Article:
Starting with a blank piece of paper for a new publication can be a daunting task.
But being clear on a few key things can usefully help shape the project.
Even if this is not a ‘first edition’ but an ongoing publication or regularly updated website, answering these questions can be extremely helpful to evolving and improving your editing (and creative) process.
What is the purpose of your publication?
Is it intended to influence, entertain, inform – or maybe all three?
Who is it for?
Who is your readership: other pupils, teachers, parents or the wider community in which the school is an important part?
What is the range of subjects to be covered?
Are there boundaries (topics relevant to your school and what it does, for example) or is ‘the sky is the limit’ – anything from how the universe began, through to music, mobile phones and social media, to potentially contentious topics such as politics, body image, sex and religion?
What size is it?
And, particularly if a printed publication, how many pages will there be? For a website, decide how many sections there will be and the page structure setup.
Do you have a budget and business plan?
Few things can be done without money and thus managing the ‘business’ element. What will be the costs of producing your publication for paper and printing, for example. Are there other costs? What funds do you have? Can you generate some more – through advertising or sponsorship? To help with this, writing a simple business plan is always a good idea.
Who should edit it and write it?
Great magazines and newspapers are seldom produced by individuals – it’s all about working as a team and making sure that everyone involved is bringing their special talents and skills to the project.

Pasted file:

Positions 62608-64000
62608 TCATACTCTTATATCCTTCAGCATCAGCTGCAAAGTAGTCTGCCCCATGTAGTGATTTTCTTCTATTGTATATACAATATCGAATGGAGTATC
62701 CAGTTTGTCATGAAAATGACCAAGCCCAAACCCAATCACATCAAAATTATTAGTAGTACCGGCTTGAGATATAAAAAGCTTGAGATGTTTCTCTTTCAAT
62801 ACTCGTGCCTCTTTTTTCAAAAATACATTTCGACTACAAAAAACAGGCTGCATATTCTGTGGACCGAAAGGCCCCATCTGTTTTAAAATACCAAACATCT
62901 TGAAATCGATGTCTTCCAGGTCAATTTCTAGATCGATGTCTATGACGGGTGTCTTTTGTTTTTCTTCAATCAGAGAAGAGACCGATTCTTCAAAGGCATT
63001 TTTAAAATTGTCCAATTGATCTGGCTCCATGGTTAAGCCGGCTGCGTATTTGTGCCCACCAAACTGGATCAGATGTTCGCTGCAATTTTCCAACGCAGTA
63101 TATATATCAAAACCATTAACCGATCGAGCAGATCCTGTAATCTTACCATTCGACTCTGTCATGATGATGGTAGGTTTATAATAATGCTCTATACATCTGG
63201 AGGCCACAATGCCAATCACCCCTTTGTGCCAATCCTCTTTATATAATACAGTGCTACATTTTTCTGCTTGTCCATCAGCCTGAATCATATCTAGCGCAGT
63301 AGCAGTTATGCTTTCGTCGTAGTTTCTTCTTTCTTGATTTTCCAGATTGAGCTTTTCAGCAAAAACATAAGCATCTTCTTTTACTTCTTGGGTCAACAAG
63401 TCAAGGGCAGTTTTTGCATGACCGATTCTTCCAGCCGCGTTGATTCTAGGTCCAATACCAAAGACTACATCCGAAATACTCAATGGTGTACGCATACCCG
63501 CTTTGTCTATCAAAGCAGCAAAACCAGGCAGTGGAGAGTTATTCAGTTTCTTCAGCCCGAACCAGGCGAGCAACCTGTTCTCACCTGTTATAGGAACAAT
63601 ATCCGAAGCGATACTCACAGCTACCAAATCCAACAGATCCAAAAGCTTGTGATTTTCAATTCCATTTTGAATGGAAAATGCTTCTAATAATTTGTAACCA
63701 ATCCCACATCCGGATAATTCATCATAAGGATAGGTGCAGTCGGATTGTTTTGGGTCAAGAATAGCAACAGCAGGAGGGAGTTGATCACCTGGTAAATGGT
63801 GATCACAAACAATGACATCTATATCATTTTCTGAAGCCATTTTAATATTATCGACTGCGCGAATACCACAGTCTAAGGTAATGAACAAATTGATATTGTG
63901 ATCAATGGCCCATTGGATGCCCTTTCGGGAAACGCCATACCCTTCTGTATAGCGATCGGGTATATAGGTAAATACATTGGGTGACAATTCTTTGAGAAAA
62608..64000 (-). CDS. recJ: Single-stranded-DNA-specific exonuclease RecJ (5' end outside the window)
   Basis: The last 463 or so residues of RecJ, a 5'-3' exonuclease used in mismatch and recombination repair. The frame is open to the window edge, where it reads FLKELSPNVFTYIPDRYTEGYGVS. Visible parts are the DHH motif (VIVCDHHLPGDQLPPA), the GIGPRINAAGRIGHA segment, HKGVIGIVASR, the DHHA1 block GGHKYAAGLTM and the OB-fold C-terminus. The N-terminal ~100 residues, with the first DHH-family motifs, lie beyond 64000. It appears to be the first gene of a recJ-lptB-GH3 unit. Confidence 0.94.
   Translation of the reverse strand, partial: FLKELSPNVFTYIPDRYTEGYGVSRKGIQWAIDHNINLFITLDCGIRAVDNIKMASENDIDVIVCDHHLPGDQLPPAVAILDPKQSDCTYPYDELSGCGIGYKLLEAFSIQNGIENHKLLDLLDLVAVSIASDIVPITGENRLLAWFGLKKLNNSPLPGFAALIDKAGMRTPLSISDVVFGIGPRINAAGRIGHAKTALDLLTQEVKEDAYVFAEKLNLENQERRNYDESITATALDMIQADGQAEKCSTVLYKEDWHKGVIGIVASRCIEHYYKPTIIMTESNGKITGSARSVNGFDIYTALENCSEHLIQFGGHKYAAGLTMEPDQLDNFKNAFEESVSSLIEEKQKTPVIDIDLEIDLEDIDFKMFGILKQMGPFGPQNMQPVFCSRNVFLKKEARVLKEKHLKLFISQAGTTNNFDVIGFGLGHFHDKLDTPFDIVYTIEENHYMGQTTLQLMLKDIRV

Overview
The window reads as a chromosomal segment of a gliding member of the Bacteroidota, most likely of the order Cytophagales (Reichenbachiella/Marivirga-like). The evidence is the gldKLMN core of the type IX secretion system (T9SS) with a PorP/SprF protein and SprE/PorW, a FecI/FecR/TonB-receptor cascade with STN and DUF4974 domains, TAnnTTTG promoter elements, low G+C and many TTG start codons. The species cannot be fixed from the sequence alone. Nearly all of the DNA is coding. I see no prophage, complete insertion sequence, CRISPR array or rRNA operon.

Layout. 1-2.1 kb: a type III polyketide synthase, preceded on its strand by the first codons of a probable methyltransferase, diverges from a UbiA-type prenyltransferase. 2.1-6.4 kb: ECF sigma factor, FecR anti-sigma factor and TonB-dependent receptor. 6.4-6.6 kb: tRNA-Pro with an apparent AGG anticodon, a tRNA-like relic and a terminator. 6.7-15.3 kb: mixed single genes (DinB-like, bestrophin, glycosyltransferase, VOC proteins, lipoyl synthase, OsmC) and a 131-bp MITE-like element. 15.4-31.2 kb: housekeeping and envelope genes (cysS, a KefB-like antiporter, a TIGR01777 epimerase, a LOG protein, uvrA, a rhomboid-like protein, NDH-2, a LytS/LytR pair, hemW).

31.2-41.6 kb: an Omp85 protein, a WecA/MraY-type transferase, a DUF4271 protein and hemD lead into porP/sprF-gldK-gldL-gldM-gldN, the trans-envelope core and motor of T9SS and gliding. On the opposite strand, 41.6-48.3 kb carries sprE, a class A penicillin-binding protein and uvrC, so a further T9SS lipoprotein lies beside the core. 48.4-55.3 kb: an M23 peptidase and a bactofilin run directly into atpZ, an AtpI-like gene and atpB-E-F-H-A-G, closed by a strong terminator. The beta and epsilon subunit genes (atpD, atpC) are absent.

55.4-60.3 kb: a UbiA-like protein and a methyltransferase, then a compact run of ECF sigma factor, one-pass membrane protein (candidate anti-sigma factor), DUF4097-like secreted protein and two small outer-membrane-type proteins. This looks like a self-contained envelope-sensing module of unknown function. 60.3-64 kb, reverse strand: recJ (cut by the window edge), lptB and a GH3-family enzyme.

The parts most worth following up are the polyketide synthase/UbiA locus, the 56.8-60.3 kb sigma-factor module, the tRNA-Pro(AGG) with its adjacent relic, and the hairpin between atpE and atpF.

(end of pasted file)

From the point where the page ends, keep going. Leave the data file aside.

Do deadlines matter?
Quick answer: Yes! How else do you think newspapers get published every day…
What makes a good cover?
They say ‘don’t judge a book by its cover’… but an awful lot of people do!
Should we number the pages?
We’d always recommend it . . .
Is there competition?
You may decide to examine other similar publications in your area to understand what competition your magazine might have.
Do some research by deciding where it is to be available e.g. local shops and community venues and ask other organisations who produce their own publication how many they circulate to help you calculate the optimum number.
Can we produce a stand-alone online edition or website?
Yes, if you feel you have the ability and resources.
Or maybe you already have an established online ‘magazine’.
Some of our entries don’t have the financial resources to print, but are judged in just the same way.
Shine School Media Awards
@shinemediawards - Jan 21
The second in Shine's new conversation series 'Ask the expert'. Next up is our student edition, discussing how to begin a school media project >>> https://t.co/kgY9yPFTrC #askthexpert https://t.co/qmLLm7jDwF
IBSTOCK PLACE SCHOOL
@IBSTOCKPLACE - Jan 21
RT @IBSTOCKPLACE: Juno Worsdell (OI 2019) is a 2nd year @UniversityLeeds Law student. She was an editor on ‘The Wall’ which won a national…